Alcohol Use Disorders
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Alcohol use disorders are highly prevalent and confer significant costs (both financial and social) on society. This chapter begins by defining alcohol use disorders and outlining the associated consequences. These include accidents and injury, health risks, psychological effects, and financial costs. Numerous theories have been proposed to explain the initiation and maintenance of alcohol use, and the development of alcohol use disorders. This chapter briefly presents pharmacological theories, explores the role of genetics in alcohol use disorders, and discusses gene–environment interactions. Behavioral and cognitive theories are presented. Social cognitive theory, incorporating elements of both behavioral and cognitive theories, is presented as a comprehensive model with utility in explaining a wide range of drinking behavior. Finally, pharmacological and psychosocial treatments for alcohol use disorders are presented.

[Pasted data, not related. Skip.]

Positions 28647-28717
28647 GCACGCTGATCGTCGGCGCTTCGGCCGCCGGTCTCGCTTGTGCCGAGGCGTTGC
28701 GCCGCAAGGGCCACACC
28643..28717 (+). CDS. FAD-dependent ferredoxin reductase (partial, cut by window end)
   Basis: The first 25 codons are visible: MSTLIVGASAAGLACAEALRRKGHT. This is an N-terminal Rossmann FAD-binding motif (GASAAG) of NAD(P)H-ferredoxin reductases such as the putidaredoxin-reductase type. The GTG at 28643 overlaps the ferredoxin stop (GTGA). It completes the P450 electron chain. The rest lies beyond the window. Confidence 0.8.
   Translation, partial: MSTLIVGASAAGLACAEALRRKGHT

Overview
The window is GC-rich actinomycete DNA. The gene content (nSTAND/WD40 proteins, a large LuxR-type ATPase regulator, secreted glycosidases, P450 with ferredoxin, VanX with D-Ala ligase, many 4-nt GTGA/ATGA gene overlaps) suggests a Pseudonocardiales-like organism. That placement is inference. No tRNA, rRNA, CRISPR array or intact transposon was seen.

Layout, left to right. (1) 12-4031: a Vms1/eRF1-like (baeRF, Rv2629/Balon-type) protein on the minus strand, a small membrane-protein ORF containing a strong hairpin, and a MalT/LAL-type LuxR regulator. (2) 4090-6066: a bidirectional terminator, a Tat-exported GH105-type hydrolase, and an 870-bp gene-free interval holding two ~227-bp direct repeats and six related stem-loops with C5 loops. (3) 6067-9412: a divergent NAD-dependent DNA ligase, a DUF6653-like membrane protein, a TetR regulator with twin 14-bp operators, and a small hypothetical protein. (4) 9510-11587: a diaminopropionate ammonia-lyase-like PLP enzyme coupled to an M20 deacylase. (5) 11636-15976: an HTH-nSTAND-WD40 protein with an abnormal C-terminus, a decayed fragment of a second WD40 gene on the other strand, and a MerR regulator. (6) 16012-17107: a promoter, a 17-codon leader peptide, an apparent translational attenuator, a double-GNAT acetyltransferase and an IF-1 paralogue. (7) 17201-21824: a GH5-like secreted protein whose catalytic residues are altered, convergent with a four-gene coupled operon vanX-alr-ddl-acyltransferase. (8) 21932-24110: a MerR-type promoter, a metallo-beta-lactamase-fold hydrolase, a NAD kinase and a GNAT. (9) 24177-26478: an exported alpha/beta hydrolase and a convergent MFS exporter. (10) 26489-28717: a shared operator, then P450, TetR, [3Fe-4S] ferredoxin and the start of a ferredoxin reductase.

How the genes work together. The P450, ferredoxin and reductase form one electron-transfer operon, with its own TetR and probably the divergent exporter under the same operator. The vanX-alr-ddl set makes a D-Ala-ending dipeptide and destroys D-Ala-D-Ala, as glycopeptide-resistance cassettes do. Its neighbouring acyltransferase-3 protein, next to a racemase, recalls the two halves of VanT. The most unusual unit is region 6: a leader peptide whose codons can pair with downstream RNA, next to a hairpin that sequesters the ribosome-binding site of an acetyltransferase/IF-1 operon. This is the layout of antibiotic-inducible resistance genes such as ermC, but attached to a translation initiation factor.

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Liang, Wenbin; Chikritzhs, T. (2015)Background: Alcohol use disorders are risk factors for almost all health conditions due to heavy alcohol use. The epidemiology of alcohol use disorders can be used to monitor harm from heavy alcohol consumption. Aim: To ...
O'Leary, Colleen; Jacoby, P.; Bartu, Anne; D'Antoine, H.; Bower, C. (2013)Background: Improvements in the rate of infant mortality (death in first year of life) have not occurred in recent years. This study investigates the association between maternal alcohol-use disorder and sudden infant ...
Beatty, Shelley Ellen (2003)The long-term regular use of tobacco and hazardous alcohol use are responsible for significant mortality and morbidity as well as social and economic harm in Australia each year. There is necessary the more cost-efficient ...